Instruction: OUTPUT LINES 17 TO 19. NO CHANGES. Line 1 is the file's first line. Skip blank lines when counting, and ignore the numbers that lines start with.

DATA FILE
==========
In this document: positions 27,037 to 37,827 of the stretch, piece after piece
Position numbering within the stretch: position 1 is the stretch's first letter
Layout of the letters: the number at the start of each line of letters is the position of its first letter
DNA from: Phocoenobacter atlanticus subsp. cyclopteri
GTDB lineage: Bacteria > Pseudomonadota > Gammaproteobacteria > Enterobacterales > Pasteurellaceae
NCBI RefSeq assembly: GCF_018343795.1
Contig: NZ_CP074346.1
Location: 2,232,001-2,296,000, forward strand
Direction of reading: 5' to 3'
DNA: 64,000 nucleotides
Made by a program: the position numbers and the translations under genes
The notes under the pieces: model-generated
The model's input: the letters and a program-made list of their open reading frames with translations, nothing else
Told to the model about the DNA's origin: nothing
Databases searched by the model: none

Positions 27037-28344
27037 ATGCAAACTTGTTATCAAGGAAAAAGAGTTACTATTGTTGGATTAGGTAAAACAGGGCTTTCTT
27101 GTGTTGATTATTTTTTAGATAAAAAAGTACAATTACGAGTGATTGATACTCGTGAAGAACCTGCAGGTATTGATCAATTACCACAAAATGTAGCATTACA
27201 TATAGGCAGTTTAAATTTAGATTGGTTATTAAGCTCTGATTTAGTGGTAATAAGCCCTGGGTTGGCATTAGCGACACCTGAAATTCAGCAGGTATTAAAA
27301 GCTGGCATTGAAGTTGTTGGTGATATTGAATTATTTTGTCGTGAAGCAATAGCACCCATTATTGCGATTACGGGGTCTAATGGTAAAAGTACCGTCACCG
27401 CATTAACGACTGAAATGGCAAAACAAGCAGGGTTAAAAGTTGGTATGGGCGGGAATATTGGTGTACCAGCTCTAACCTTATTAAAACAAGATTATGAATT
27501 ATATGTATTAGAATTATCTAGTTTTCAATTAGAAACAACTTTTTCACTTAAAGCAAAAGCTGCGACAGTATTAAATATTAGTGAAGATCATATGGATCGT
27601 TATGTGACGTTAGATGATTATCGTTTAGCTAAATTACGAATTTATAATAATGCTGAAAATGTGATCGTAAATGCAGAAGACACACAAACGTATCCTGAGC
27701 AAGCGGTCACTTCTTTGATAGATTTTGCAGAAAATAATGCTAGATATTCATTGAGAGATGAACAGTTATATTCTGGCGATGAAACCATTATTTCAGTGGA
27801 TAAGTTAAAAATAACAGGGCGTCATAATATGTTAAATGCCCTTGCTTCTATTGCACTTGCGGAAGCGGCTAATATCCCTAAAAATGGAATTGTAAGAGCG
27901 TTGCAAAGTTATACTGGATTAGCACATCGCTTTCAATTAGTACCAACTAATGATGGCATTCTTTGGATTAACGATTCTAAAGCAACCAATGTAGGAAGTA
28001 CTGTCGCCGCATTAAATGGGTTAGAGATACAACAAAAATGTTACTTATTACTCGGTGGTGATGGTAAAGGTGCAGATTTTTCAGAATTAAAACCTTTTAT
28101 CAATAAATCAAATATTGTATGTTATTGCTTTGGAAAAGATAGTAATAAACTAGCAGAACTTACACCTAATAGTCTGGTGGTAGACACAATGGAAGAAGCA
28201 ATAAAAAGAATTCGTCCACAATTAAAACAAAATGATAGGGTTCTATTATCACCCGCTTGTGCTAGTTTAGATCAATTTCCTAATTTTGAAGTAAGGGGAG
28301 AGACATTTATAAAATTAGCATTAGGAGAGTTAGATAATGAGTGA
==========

27037 ATGCAAACTTGTTATCAAGGAAAAAGAGTTACTATTGTTGGATTAGGTAAAACAGGGCTTTCTT
27101 GTGTTGATTATTTTTTAGATAAAAAAGTACAATTACGAGTGATTGATACTCGTGAAGAACCTGCAGGTATTGATCAATTACCACAAAATGTAGCATTACA
27201 TATAGGCAGTTTAAATTTAGATTGGTTATTAAGCTCTGATTTAGTGGTAATAAGCCCTGGGTTGGCATTAGCGACACCTGAAATTCAGCAGGTATTAAAA